Budapest vetoes Ukraine-NATO summit, says Kiev’s new law a ‘stab in the back’
“Hungary cannot support Ukraine's integration aspirations, so it vetoed the NATO-Ukraine summit in December,” Foreign Minister Peter Szijjarto said on Friday.
Szijjarto said there is no way to bypass Hungary’s veto, as a unanimous vote of all members is needed to call a meeting of NATO-Ukraine Commission (NUC). The commission is the decision-making body responsible for developing the NATO-Ukraine relationship.
Ukraine enjoyed a non-aligned status up until 2014, meaning the country abstained from joining military blocs and nurtured ties with both Russia and the West. Things changed dramatically after the Euromaidan coup, with the new government taking a decidedly pro-Western course.
Earlier in July, Kiev officially proclaimed that NATO membership is a key foreign policy goal. Draft legislation supported by the parliament asserted that the move would help Ukraine “strengthen national security, sovereignty and territorial integrity” and “stop Russian aggression.”
In the Friday statement, Szijjarto also said Budapest had been the most vocal supporter of Kiev’s NATO accession bid, but considered the adoption of a new Ukrainian education law that outlaws education in minority languages as a “stab in the back.” The law is a serious step backwards in safeguarding “minority rights,” the minister said, adding that “we cannot leave it without speaking up.”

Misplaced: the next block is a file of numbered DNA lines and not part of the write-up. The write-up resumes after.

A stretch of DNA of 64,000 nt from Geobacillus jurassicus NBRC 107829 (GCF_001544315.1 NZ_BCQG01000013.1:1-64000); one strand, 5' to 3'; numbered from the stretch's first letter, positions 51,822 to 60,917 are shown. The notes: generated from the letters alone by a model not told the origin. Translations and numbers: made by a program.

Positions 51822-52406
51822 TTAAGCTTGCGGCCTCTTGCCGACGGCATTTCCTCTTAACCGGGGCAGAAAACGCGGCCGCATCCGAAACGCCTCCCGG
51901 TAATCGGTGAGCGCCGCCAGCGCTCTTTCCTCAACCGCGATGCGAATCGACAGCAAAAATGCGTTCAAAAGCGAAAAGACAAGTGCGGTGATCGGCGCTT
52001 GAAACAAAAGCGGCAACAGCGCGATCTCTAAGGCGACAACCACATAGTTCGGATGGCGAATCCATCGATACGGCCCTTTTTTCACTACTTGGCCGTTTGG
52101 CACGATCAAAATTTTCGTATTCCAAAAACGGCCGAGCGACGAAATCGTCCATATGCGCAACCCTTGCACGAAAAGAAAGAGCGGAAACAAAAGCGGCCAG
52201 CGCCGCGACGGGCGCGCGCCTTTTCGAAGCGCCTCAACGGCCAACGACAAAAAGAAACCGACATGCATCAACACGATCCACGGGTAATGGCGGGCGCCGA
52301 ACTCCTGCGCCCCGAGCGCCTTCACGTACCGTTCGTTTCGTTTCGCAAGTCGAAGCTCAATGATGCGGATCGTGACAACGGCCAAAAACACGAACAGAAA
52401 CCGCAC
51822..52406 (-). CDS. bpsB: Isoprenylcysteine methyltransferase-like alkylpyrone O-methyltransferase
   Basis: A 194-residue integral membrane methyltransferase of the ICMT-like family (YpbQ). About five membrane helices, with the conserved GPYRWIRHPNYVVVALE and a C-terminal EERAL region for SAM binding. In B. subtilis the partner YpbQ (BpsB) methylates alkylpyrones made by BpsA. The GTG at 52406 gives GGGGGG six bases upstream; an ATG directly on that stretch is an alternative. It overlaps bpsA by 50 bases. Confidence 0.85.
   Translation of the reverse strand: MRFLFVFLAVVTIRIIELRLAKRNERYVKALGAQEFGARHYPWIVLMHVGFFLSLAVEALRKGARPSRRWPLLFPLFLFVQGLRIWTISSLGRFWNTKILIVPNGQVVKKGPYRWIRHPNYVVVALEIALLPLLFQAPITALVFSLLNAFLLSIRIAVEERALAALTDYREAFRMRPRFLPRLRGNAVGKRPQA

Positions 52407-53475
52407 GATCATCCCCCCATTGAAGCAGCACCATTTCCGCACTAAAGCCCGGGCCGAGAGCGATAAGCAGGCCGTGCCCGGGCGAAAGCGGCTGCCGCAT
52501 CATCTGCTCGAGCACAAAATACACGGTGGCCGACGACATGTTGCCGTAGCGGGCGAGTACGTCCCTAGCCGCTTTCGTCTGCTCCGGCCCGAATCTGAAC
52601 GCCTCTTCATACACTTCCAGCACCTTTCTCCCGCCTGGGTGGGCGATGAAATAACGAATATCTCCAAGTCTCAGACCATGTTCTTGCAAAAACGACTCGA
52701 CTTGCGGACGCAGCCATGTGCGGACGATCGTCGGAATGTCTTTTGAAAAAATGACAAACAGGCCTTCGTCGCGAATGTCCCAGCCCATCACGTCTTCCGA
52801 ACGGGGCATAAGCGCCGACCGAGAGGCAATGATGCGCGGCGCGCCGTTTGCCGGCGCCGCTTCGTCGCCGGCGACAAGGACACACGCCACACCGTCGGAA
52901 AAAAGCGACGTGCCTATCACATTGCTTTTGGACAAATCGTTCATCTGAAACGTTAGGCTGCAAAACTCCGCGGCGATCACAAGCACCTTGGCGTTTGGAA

Earlier in September, the minister also announced that Budapest “will block all steps within the European Union that would represent a step forward in Ukraine’s European integration process.”
The law that all classes in secondary schools will be taught in Ukrainian is expected to gradually enter into force between September 2018 and September 2020. It was approved by parliament in early September and signed into law by President Petro Poroshenko.
It is expected to affect hundreds of thousands of children studying in over 700 public schools which offer instruction in minority languages. The majority of these children are ethnic Russians, but other minorities include Romanians, Hungarians, Moldovans, and Poles. The law provides minor concessions for “EU languages,” English, and some minorities that have no national states of their own.